boomers' retirement could threaten Wall Street
The impact of
the baby-boomer generation's aging and retirement is already raising
concerns when it comes to health-care costs, employment and social security.
Add another reason to worry about the aging boomers: their impact on the
stock market. According to research at the Olin School of Business at
Washington University in St. Louis, retirees don't invest as much as younger
workers, which could mean a blow to Wall Street when boomers pull out of the
"When you have
a voluntary retirement age, as we do in the United States, people tend to
invest more from an
age," says Hong Liu, associate professor of finance at the Olin School of
Business. "People are willing to take on more risk when they are younger,
when they know that if their investments don't pan out, they can always work
to make up for it."
When the baby boomers do it, the whole country will feel the effect
retirement, the option of hedging against a financial market downturn by
working is no longer an attractive option, Liu says. This explains why most
people shift their assets to less-dicey investments at the time they retire.
That strategy is logical, Liu says. However, when millions of baby boomers
follow that pattern in a concentrated period of time, the impact on the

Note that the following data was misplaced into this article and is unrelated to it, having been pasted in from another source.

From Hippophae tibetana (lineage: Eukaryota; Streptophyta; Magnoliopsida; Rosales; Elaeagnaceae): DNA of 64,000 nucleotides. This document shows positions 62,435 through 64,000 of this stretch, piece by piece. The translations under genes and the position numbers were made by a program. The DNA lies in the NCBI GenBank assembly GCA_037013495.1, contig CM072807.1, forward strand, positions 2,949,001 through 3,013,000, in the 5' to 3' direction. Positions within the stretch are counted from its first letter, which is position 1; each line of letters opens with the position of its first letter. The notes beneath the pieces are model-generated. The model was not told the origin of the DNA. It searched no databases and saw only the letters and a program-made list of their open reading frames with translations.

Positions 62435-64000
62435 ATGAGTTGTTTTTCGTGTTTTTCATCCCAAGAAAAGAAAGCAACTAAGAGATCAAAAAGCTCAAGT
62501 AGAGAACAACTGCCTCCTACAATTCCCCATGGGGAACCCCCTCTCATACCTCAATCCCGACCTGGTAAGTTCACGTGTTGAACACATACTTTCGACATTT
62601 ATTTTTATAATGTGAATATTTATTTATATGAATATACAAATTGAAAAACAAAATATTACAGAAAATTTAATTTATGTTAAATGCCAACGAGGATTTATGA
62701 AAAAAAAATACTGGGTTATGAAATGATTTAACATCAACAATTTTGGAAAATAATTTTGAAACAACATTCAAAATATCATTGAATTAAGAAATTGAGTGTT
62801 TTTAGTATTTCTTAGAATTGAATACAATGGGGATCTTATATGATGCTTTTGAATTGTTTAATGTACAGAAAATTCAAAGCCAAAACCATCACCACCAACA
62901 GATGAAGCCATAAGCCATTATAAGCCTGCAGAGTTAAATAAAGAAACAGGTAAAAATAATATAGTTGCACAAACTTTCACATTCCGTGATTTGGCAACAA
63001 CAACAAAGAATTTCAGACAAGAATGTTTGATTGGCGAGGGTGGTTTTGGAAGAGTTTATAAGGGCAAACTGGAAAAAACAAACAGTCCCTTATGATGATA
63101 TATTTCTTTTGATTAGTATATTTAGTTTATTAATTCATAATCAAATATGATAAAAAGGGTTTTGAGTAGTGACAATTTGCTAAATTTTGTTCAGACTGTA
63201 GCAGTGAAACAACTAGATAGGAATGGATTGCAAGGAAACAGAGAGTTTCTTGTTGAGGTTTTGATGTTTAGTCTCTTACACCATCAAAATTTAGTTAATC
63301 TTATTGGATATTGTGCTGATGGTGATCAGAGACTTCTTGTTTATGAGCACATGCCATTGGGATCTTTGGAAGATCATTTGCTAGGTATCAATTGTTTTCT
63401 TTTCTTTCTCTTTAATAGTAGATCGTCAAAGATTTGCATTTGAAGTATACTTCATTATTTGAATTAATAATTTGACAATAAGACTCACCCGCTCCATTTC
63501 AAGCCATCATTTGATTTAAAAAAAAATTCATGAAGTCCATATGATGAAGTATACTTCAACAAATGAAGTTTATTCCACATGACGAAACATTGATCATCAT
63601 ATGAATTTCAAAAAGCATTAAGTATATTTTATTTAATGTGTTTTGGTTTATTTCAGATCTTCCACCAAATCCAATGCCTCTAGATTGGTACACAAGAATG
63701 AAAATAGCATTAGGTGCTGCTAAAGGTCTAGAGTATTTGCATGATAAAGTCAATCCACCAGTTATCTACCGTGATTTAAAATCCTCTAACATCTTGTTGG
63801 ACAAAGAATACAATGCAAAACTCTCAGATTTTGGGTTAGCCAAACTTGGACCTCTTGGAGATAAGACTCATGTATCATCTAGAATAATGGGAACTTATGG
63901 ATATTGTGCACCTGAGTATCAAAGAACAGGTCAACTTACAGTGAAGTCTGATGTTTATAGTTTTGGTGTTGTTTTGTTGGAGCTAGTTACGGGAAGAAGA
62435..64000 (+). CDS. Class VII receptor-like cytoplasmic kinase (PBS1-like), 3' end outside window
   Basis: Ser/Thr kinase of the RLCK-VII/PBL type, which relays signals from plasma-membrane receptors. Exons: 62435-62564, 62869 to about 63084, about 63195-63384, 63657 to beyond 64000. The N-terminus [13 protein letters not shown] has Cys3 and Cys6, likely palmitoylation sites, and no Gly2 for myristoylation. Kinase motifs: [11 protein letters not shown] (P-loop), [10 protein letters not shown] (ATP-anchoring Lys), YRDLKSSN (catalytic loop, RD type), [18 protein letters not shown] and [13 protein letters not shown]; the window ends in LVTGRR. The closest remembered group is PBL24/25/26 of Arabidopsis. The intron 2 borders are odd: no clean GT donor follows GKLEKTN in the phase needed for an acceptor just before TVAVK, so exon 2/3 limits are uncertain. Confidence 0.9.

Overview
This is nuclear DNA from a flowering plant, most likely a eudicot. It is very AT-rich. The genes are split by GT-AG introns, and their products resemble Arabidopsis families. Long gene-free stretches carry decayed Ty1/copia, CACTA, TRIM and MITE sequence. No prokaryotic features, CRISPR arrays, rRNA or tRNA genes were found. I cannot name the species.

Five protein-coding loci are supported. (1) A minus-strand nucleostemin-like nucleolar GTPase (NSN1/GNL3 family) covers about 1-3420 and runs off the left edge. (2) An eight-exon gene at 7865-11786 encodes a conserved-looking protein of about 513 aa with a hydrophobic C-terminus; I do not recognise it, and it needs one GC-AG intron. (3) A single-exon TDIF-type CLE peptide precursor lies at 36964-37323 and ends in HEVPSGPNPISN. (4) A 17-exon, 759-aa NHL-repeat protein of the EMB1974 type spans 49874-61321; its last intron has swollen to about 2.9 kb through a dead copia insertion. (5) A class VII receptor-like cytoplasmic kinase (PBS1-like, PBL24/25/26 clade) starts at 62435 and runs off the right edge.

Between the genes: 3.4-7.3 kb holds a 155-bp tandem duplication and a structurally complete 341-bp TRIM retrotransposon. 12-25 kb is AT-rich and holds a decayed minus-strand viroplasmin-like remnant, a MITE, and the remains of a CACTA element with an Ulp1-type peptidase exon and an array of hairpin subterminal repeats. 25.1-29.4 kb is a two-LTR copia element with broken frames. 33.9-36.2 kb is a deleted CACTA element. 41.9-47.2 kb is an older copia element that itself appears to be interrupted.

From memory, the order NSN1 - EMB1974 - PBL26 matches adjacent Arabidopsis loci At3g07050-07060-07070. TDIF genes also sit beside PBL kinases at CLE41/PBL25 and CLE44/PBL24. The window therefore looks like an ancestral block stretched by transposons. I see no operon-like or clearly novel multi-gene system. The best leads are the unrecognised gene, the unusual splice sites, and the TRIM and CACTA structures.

stock market could be formidable. Fewer people investing in the market means
the market will weaken. It's a problem the U.S. should be aware of, but
which European markets probably won't see.
with mandatory retirement, we don't expect people to shift out of their
stock investments when they stop working," Liu says. "This is because they
know exactly when they will retire and thus shift their portfolio long
however, have spent much of their investing years hedging against their date
of retirement. They also have the comfort of knowing that a reliable
insurance policy will help buoy them should tragedy strike. Yet when
retirement comes, Liu says, Americans find they don't have much savings to
fall back on. It may sound counter-intuitive, but the low savings rate could
be seen as a sign of a successful insurance industry.
"We find that
in countries with a well-established insurance industry, people are willing
to invest and consume more but save less because of the safety net of their
insurance," Liu says. "China exemplifies what happens without a
well-developed insurance industry: stock market participation is low,
consumption is low and savings are high. All because the Chinese know that
they need to save for the bad days."